Have you ever participated in an intimate class or group meeting that broke down in some way? What happened? How did your level of engagement shift as a result?
Maybe one participant spoke more than anyone else and you mentally “checked out” because you knew you’d never get a chance to contribute. Or maybe someone you really wanted to hear from kept getting interrupted, which made you angry, and you spent the rest of the session noticing how many times she got interrupted rather than hearing what anyone was actually saying. Did a group of people keep showing up late after breaks, making everyone wait? Did you become so hungry, or so uncomfortable from sitting still for so long, that you lost your ability to focus?
Group agreements can do a lot to prevent scenarios like these. By fostering a sense of psychological safety within groups, they can make it much easier for everyone to participate more fully, or even show up in the first place.
Here are a few of topics around which group agreements can encourage open and intimate sharing among groups, especially in diverse groups comprised of people with a range of identities, or whose cultural, racial, gender, and/or class experiences (to name only a few!) may differ greatly:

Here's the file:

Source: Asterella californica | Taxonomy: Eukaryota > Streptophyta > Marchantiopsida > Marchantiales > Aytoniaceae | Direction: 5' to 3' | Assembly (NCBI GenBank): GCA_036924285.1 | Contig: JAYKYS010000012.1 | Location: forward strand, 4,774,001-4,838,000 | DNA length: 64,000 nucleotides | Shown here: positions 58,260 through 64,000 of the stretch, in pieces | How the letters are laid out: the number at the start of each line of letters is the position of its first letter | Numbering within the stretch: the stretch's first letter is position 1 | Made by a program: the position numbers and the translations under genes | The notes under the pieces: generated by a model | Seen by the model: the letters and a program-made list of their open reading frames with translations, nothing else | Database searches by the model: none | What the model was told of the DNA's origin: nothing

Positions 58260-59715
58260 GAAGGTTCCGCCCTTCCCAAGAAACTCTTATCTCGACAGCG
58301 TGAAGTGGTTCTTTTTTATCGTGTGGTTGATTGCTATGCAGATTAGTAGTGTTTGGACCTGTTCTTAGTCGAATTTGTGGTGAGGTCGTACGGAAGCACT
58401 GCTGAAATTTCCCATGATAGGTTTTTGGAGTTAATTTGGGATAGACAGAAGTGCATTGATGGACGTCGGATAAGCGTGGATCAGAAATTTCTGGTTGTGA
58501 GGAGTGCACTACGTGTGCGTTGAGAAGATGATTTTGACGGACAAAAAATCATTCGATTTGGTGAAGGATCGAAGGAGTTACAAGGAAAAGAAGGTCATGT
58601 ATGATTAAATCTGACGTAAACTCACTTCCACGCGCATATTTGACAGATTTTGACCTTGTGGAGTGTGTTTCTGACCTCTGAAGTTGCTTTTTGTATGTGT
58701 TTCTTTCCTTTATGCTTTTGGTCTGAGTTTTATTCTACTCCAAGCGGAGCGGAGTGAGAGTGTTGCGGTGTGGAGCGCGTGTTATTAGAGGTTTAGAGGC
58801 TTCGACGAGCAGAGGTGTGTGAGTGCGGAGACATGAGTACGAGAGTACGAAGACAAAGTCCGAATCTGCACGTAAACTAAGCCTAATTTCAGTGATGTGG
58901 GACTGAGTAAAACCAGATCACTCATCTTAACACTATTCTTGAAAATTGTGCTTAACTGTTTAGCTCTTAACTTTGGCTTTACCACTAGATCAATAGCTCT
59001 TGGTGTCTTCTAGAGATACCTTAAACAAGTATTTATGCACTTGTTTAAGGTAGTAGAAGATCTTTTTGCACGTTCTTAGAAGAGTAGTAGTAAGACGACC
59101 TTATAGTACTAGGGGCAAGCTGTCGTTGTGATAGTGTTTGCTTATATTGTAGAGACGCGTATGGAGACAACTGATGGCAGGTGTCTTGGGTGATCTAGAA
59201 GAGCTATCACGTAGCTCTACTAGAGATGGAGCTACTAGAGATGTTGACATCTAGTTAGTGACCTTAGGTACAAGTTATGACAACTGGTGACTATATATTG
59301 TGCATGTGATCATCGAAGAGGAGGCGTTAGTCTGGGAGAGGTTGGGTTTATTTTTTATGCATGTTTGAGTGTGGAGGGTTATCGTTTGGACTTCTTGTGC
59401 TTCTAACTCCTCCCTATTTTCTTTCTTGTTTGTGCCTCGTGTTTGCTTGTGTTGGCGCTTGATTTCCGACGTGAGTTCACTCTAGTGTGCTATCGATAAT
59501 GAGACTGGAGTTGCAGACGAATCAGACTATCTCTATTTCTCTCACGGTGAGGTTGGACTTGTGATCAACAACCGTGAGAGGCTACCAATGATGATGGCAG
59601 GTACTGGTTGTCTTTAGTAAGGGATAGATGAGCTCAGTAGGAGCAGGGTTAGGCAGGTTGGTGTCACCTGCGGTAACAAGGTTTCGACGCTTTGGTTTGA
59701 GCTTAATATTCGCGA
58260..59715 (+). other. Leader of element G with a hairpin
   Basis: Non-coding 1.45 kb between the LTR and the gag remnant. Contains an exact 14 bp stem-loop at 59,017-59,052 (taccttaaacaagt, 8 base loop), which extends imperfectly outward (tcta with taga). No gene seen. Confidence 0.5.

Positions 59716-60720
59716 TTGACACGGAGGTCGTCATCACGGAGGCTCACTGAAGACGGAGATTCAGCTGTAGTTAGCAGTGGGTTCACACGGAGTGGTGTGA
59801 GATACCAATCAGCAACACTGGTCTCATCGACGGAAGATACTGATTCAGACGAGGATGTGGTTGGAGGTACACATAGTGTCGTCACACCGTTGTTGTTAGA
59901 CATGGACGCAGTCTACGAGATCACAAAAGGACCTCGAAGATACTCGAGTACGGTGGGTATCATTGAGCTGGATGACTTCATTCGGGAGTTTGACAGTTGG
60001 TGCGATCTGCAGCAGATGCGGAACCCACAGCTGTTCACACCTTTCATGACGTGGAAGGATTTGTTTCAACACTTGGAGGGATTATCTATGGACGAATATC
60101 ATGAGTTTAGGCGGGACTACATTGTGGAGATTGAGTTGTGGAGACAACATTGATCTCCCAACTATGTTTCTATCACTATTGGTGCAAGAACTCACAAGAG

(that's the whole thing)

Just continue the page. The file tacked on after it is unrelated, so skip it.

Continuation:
- Schedule / showing up on time / timekeeping / what if you can’t make it
- Listening / talking at the same time as others
- Encouraging responses vs asking participants to receive each others’ contributions without responding or “fixing”
- Assuming goodwill / distinguishing between impact and intent
- Making space for all voices / permission to pass
- Speaking for yourself / speaking on behalf of others / making generalizations
- Addressing / identifying each other (eg nametags, sharing gender pronouns)
- Side conversations / off-topic conversations
- Use of technology / taking notes / photography
- Personal attacks / value judgments
- Availability of water and food
- Body care: official “bio breaks” / people taking breaks when necessary
- Accessibility / where to meet
If you’re the “holder” or facilitator of the group, it’s great to give participants the opportunity to co-create agreements prior to accepting them… though this is more practical for multi-day events when this process won’t take up too much of the allotted time! For shorter meetings with a new group, try setting aside even just a couple minutes to read out a prepared set of agreements, and asking people to acknowledge them with a quick show of hands.
As a participant, if you know there are certain group agreements that would help you feel safe or show up more fully, you might ask your facilitator before the event if they would be willing to address those topics as part of the intro to the session. If they are not willing to do so… well, then you have more information to help you decide whether or not that’s a meeting you want to attend!
I’d love to see examples of group agreements that you’ve found particularly helpful; please send any and all my way!